What Is "Evicted: Poverty and Profit in the American City" About? The Nonfiction Book Just Won A Pulitzer Prize
The 2017 Pulitzer Prize Winners have just been announced, and everyone is talking about the fiction and nonfiction winners. In a category as broad as General Nonfiction, it can be hard to know where to start or what to grab next, and is probably even harder to narrow down to three finalists and one winner. But, given the competitiveness of these awards, and the high standards writers must reach for this recognition, it's safe to say you'll want to get your hands on Evicted: Poverty and Profit in the American City by Matthew Desmond, because everyone and their mother is going to be grabbing it ASAP.
Evicted is a nonfiction, award-winning book that combines personal stories and hard data to show the real life impacts of eviction. In it, Desmond proves the world-shattering effects of eviction on self, family, and community. Evicted does not seek to answer all the questions, as people will, ultimately, always slip through the cracks. Rather, it seeks to set a new standard for reporting on poverty in a world where people so often get it wrong.
Desmond himself is an American sociologist and urban ethnographer. He is currently serving as the John L. Loeb Associate Professor of the Social Sciences at Harvard University and Co-Director of the Justice and Poverty Project. He has authored several other, award-winning books, including On the Fireline. And in 2015, he was awarded the MacArthur "Genius" grant in for his work on poverty in America.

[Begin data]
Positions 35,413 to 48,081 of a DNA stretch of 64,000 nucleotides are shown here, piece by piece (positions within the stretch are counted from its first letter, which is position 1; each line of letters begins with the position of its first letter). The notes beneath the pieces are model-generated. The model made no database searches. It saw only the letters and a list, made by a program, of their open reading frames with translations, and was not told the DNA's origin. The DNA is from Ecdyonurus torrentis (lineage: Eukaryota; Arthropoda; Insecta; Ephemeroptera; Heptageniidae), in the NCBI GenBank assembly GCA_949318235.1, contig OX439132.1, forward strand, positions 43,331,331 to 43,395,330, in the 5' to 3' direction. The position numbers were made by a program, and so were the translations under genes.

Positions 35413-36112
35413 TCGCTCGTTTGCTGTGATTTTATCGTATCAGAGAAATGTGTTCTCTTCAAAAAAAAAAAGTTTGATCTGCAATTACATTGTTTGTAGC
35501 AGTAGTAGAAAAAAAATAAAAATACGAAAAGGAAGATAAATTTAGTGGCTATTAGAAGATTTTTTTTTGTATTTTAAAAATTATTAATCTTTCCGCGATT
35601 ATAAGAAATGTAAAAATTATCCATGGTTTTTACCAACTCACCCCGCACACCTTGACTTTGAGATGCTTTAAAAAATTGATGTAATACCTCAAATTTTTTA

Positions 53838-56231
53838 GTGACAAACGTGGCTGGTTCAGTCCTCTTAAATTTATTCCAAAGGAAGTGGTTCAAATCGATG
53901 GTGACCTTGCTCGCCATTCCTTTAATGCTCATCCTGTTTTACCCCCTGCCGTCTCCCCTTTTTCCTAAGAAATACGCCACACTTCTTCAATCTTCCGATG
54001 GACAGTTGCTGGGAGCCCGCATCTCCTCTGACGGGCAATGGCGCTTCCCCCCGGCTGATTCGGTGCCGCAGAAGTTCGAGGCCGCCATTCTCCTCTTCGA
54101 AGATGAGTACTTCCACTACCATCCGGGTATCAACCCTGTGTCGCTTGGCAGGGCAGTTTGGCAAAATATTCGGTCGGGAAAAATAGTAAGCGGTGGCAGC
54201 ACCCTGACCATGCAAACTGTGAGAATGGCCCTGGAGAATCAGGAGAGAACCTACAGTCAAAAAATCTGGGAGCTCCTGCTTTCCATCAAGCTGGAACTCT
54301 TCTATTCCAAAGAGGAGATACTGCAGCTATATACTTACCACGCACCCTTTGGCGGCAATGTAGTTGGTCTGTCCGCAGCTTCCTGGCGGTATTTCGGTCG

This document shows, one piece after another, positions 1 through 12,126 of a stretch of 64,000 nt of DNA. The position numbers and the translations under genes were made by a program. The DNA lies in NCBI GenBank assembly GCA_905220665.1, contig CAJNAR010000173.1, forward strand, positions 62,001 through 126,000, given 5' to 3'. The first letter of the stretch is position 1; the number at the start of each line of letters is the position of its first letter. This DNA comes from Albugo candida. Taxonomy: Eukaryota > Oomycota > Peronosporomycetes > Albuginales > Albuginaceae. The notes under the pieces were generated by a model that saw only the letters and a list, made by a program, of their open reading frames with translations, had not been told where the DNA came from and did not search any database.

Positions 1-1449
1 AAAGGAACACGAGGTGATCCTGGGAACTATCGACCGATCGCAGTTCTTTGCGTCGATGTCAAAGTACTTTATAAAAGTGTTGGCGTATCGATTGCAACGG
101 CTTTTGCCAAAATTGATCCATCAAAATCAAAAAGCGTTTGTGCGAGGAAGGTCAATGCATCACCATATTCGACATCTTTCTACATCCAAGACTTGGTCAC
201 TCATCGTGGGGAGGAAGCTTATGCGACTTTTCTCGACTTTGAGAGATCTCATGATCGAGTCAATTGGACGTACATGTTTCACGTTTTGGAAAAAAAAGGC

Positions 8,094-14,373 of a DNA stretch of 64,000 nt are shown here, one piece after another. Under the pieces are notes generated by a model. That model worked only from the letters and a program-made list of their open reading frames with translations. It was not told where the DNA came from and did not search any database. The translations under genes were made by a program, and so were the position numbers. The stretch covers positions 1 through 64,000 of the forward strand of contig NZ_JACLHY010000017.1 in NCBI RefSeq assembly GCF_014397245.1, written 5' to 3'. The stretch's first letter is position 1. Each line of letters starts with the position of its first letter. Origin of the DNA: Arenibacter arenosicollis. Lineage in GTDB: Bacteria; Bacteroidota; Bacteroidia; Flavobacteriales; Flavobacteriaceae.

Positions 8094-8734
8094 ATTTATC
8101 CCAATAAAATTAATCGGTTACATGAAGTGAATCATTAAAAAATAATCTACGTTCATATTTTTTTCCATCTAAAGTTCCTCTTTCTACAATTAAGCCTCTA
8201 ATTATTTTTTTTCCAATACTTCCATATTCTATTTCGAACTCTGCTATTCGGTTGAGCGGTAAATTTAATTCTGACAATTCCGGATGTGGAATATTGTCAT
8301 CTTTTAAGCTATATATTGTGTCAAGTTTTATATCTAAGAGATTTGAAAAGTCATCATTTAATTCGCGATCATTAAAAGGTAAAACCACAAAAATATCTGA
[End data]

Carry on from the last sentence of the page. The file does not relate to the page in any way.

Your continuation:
Desmond's win, and the recognition of an intersectional exploration of poverty and eviction, is more important than ever. We are living in an America which is undeniably segregated, particularly so when power positions in our government are being held by folks who are entirely inexperienced and ignorant to the work but are considered and put into place because of their skin color, sex, and influence.
As much as the emotional passion and resistance to fascism has empowered people to act, it's more important than ever to move forward with work like Desmond's which combines the facts with the heart and passion that help them matter to people. The reality is that the travesty and violations of eviction—or generally, making decisions that affect people from a positions of power—will arguably be more pervasive than ever when the people making decisions have never had to struggle or live in areas where poverty, poor education, violence, and addiction were realities.
Past winners of the Pulitzer Prize for General Nonfiction include: Joby Warrick for Black Flags: The Rise of ISIS, Elizabeth Kolbert for The Sixth Extinction: An Unnatural History, and Samantha Power for "A Problem From Hell": America and the Age of Genocide. Last year, Ta-Nehisi Coates was nominated for Between the World and Me. The list goes on, full of works spanning countries and fields of study,
There are 21 Pulitzer Prizes total and the winners of all of them can be found here, on the awards' official website. The nominees are never announced ahead of time so be sure to follow this story as a book near and dear to your heart may very well be a winner.